I’m going to be starting a new feature all about tapas soon, so let’s start by finding about what they are.
It’s thought that originally in the wine-making regions of Andalucia, a cover in the form of a small plate or lid was placed over glasses of wine to keep fruit flies away. Titbits of food were later placed on the lid to be eaten with the wine.
The word “tapar” in Spanish means “to cover”, which is where we get the word “tapas” from.
How wonderful that Spaniards thought it unacceptable that a fly ends up in your drink, but it´s fine if it lands on the accompanying snack!
Other stories suggest that tapas were invented by a bar owner in Seville, who decided to put a cover (tapa) over his guests´ glasses of wine, using a slice of bread to keep out flies. He later put a piece of ham or cheese on top, so that his customers could have a bite to eat with their drink.
Either way, the idea spread, so that nowadays the types of food served as tapas are limitless. Most Spaniards don´t drink alcohol without a tapa and many bars, especially in southern Andalucia, provide them free of charge.
The original Spanish “fast food” is usually displayed in refrigerated glass cabinets on the bar and served in small terracotta glazed dishes. Some examples of the type of tapas normally available include gambas (whole cooked prawns in their shells), boquerones (fresh anchovies in olive oil, vinegar and garlic), chorizo (spicy Spanish sausage), albondigas (meatball…often in a creamy almond sauce), queso (cheese…often manchego), habas con jamon (broad beans with ham), ensalada rusa (Russian salad) or just a few olives.
Your choice of tapas is usually accompanied by a small piece of crusty bread which helps to counteract the adverse effects of the alcohol through drinking on an empty stomach.
What a sensible idea!
In many establishments, if you stand at the bar along with the locals you will be given one tapa free with each drink you buy.
That’s right …. free food!
Should you choose to sit away from the bar, you can pay for a tapas or two (usually about one euro in this part of Spain), or opt for a larger serving known as a ración (ration) or medio ración (half ration). This is a great way to eat a variety of dishes, and a pretty sociable activity as groups generally tend to share their dishes.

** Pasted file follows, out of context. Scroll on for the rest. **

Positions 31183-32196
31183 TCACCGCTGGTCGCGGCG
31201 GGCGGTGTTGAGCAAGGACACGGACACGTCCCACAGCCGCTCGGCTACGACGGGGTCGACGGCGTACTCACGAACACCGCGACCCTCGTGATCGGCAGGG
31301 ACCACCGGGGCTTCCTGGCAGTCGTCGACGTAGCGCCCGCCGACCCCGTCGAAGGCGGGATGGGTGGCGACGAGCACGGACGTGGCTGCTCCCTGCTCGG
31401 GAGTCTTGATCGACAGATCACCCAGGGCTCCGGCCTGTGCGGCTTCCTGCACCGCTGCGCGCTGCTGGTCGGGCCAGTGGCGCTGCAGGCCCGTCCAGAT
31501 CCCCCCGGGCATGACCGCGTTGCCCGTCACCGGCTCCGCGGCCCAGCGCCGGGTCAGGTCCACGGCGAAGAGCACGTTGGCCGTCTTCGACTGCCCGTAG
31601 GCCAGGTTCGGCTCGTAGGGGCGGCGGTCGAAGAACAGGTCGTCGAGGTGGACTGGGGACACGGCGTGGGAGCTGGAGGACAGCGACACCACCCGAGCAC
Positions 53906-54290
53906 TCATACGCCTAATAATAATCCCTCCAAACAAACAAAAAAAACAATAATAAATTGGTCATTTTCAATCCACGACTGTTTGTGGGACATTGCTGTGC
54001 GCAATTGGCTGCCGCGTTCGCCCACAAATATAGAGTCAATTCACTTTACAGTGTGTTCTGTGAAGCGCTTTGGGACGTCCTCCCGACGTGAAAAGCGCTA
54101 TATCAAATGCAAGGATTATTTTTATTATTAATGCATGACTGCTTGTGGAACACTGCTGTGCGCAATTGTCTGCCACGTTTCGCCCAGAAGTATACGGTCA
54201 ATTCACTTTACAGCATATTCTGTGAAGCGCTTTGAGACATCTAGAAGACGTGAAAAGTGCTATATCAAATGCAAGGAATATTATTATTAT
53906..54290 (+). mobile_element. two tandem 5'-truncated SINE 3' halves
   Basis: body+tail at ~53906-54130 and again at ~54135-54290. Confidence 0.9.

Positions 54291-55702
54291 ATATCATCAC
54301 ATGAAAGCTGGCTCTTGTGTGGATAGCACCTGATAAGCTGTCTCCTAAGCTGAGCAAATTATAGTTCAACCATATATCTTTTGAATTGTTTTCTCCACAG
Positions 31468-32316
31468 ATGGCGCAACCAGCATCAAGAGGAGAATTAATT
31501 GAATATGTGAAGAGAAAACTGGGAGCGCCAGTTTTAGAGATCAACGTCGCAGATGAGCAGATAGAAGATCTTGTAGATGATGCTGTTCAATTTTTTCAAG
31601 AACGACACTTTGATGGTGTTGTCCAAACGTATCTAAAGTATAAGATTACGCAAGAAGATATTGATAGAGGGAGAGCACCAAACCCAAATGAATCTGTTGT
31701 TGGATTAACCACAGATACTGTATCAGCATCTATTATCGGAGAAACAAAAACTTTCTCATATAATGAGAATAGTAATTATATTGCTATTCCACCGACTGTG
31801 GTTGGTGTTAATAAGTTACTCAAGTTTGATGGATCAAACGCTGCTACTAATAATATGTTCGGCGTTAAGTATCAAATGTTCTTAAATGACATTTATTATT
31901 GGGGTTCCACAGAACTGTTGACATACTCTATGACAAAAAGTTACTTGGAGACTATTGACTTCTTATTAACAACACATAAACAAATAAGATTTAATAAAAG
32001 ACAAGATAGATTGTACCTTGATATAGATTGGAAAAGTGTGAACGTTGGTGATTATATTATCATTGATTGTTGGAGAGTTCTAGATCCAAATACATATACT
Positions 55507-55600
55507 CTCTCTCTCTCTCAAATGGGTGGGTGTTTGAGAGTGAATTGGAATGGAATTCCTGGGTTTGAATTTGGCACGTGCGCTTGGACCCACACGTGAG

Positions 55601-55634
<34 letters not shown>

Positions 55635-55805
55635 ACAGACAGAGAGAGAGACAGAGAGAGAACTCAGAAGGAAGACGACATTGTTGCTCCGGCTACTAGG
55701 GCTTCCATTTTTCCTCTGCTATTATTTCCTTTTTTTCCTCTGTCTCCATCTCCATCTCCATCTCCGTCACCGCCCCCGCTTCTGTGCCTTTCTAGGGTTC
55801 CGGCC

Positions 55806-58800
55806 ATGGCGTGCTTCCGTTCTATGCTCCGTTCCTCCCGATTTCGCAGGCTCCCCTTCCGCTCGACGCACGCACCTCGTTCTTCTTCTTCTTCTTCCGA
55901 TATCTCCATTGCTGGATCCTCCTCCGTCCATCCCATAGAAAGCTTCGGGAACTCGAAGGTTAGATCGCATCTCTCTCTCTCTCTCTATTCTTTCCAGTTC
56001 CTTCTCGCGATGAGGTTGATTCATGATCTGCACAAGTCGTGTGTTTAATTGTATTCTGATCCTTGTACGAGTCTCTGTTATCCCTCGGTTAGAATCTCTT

The food is generally very good, even in remote villages around the Axarquia.
Where is your favourite tapas bar? Which tapa do you choose, time and time again?
You might also like to look at:
All at sea with the Virgen del Carmen
La Noche de San Juan: Families, fires and football!
Hello! And what do you think about this? http://sevillatapasexperience.com
It seems interesting.
Looks very interesting. Tapas tours around Spanish cities are a great way to not only find out about the city, but to experience great food in bars and restaurants that maybe only a local would know about. 🙂
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Love your topic! Pretty much the current trend here in the East for the last few years! Can’t wait to see your posts.
Well you are welcome as ever Marianne!
YUM … I like all of these. They look delicious. I’ll have one of each.
We don’t have tapas bars here in Florida. They do have appetizers but it’s not the same. I make tapas when I have company. You can be very creative in what you choose to make.
Hunger creating post …!!!! ~~~~~ : -)
I’m surprised the tapas idea hasn’t caught on in Florida, especially with the Hispanic influence.
It’s such a sensible way to eat, isn’t it?
There may be a few on the east coast of Florida – like Miami. I haven’t found any there. We have one in a town called Sarasota which is about 30 minutes from me. Appetizers seem to be of more interest here. They aren’t the same, though as tapas. ~~~~~ : – )
Hey – Sarasota! Yeah, I remember Sarasota from last time I was in Florida 🙂
Sarasota is a beautiful place to vacation or live in. It has lots of art, theater, shops and the Ringling Museum. St. Armand circle is lined we boutique and upscale shop and restaurants. They have a Columbia restaurant that has cuban food. Well … I’m sure you’ve seen these things. If not, you’ll have to come to Florida and see them. ~~~~ : – )
Ah yes, I do remember St Armand circle. Lovely!
I could eat tapas every day of my life! 🙂
Oh my! Now that sounds absolutely delicious Marianne! I wouldn’t stop drinking! LOL!
Great shots and post hon. Believe me, this is the first place I would visit. 😀
Thanks for sharing. 😀 *big hugs*
It’s funny how soon eating tapas becomes a way of life here, Sophia.
BTW, you can just have one drink and two tapas if you like – but you would only get your first tapas free. 😀
Nooooo, I want the tapas for free. They can charge for the drinks! LOL!
I was just looking at tapa places in Louisville, KY. A friend of mine introduced me to tapas about a year ago. They are wonderful in the United States, too.
…and do they still come free with a drink, too?
Your photos and vivid descriptions have my mouth watering… So enticing!
Thanks for saying so – much appreciated.
That sounds amazing! I think tapas is very overrated over here in Australia. I would definitely like to experience the real thing!
I’ve had tapas in Australia and I have to agree with you. It’s the same in the US, and UK – usually quite expensive too. The authentic Spanish experience in Spain is very different.
Hope you get to try it out one day!
Tapas reminds me of summer holidays and food shared with friends
Yeah – tapas brings good memories doesn’t it?